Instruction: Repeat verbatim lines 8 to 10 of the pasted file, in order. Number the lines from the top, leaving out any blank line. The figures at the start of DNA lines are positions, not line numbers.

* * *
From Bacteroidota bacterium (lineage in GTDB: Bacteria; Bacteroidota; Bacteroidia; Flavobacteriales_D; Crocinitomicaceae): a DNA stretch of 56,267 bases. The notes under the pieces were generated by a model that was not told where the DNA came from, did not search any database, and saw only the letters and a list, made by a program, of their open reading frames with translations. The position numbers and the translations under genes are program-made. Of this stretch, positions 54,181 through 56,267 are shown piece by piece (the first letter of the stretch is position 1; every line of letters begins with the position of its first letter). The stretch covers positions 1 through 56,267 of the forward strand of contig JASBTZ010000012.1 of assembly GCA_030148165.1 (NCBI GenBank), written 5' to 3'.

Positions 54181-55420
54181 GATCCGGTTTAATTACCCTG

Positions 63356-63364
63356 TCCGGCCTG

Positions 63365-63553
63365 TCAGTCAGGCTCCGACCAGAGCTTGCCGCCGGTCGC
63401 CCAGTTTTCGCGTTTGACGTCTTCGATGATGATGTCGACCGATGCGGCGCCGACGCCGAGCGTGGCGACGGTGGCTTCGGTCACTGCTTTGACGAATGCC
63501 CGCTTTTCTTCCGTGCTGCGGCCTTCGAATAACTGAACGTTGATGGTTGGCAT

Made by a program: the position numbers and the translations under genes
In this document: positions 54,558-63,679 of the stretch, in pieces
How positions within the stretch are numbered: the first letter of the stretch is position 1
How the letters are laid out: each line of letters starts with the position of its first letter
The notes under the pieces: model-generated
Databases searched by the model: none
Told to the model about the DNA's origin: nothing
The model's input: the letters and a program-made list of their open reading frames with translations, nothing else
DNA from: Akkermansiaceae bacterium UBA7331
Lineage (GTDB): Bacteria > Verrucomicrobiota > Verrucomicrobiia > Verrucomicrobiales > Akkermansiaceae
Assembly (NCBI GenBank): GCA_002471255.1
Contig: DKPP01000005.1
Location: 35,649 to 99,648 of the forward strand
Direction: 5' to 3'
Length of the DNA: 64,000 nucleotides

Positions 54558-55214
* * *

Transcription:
63401 CCAGTTTTCGCGTTTGACGTCTTCGATGATGATGTCGACCGATGCGGCGCCGACGCCGAGCGTGGCGACGGTGGCTTCGGTCACTGCTTTGACGAATGCC
63501 CGCTTTTCTTCCGTGCTGCGGCCTTCGAATAACTGAACGTTGATGGTTGGCAT

Made by a program: the position numbers and the translations under genes